The Future Of Citizen Science
Citizen science is scientific research that involves the public, often for projects involving wild animals and environmental conservation. For example, the public may be asked to report endangered animal sightings, human-animal conflicts, or animals killed by road collisions. Citizen science is helpful when researchers need to collect a lot of data from many different places at once. It also promotes positive collaboration among the public, scientists, policymakers, and other key stakeholders on a given issue.
Although citizen science has exploded in popularity in recent years, it’s not without its challenges. Many in the scientific community remain skeptical that the public can be trusted to gather reliable, valid data. Using the public in research also requires a lot of overhead effort, including engaging, training, and retaining volunteers. Because of this, it’s important to have a clear and consistent set of rules to guide citizen science projects from start to finish.
Recently the Government of Alberta, Canada released what it calls the “Citizen Science Principles of Good Practice,” or a set of guidelines for carrying out citizen science projects from planning to evaluation. The goal is to give these projects more legitimacy so they can be used to inform conservation policies and practices.
The six guiding principles are:
- Citizen science programs should include a clear purpose and scientific outcome.
- Citizen science data, and the protocols used to collect them, should be appropriate to the project.
- Citizen science programs should be open and transparent.
- Citizen science programs should be inclusive, and participants should have opportunities to participate actively, productively, and meaningfully.
- Citizen science programs should benefit all participants.
- Citizen science programs must account for safety, ethical, and legal standards.
To test these principles in the field, a team of researchers applied them to one of Alberta’s recent conservation programs to protect Grizzly Bears. Grizzlies are declining in certain regions of the province due to oil and gas operations, deforestation, agriculture, and other human-caused activities. Prior to the program, locals sometimes reported bear sightings to the government. However, these observations were usually inconsistent and didn’t always contain the information conservationists needed (e.g., bear location, activity, and time of day).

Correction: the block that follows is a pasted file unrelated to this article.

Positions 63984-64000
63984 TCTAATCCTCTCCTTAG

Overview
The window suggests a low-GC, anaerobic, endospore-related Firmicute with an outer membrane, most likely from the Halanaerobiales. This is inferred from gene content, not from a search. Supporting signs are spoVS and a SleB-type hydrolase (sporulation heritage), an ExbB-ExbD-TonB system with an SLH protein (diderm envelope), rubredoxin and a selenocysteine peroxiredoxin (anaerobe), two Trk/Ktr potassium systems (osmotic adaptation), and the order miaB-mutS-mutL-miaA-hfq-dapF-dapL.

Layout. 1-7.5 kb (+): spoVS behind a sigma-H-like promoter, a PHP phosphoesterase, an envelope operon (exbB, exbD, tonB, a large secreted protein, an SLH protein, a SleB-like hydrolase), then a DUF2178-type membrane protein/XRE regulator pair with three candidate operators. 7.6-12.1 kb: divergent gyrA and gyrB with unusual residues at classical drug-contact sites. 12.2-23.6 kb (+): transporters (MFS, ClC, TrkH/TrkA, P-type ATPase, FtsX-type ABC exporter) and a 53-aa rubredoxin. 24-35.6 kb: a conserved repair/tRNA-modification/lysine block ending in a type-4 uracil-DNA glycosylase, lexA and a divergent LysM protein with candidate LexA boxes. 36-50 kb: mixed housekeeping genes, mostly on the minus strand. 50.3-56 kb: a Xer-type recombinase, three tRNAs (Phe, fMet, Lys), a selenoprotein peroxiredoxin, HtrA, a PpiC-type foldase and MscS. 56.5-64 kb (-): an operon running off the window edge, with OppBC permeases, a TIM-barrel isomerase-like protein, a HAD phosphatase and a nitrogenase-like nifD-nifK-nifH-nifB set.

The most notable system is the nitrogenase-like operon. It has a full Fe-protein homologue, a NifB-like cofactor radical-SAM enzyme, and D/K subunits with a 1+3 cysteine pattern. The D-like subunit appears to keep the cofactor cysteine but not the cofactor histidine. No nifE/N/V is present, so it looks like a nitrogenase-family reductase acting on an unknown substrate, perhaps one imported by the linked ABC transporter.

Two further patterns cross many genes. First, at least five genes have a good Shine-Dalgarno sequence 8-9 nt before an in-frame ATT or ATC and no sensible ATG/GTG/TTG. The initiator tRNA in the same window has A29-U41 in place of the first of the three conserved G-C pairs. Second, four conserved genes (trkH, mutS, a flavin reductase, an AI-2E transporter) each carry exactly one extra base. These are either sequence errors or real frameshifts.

Alberta launched the “GrizzTracker” citizen science program to engage locals in their effort to reduce human-bear conflicts and create a safe environment for future bears to live. Using a smartphone application, the public was asked to record their bear sightings in real-time. The application had an automatic geo-tagging function, which helped scientists learn where bears were, and weren’t, being spotted. The program also included educational materials to inform the public about important issues such as bear ecology, safety, and scientific research principles.
As the following table illustrates, the GrizzTracker program applied all six principles of Alberta’s citizen science guidelines:
Despite these promising results, the researchers identified several areas where GrizzTracker fell short. For example, participants didn’t record observations consistently, suggesting that they often forgot to use the application. Furthermore, not all roads in the region of interest were accessible to participants, limiting the data they could provide about bears. The program also lacked enough staff support to continually recruit and engage participants. This was largely due to a lack of funding, which also prevented existing staff members from regularly updating participants about the study. Finally, the researchers expressed difficulty recruiting diverse volunteers, especially Indigenous community members and people who work in agriculture.
Citizen science remains an important way to engage the public on key animal protection issues. Because of this, the researchers suggest ways to improve citizen science projects beyond the guidelines outlined by the Government of Alberta. First, volunteer recruitment must account for the unique perspectives and needs of different community members. This is especially the case for Indigenous volunteers, who may be reluctant to support citizen science due to colonial, exploitative research practices that have harmed them in the past. Second, there must be a clear policy direction to inform the goals and outcomes of citizen science projects, as well as ample resources to support staff leadership and ongoing volunteer engagement efforts.
Finally, there is still work to do internally within the scientific community, as many scientific leaders have lingering doubts about the legitimacy of citizen science. If it’s going to be successful in the long run, citizen science will require an environment of collaboration and strong, trusting relationships between experts and the public. By acting as the link between scientists and community members, animal advocates are needed to promote the benefits of citizen science.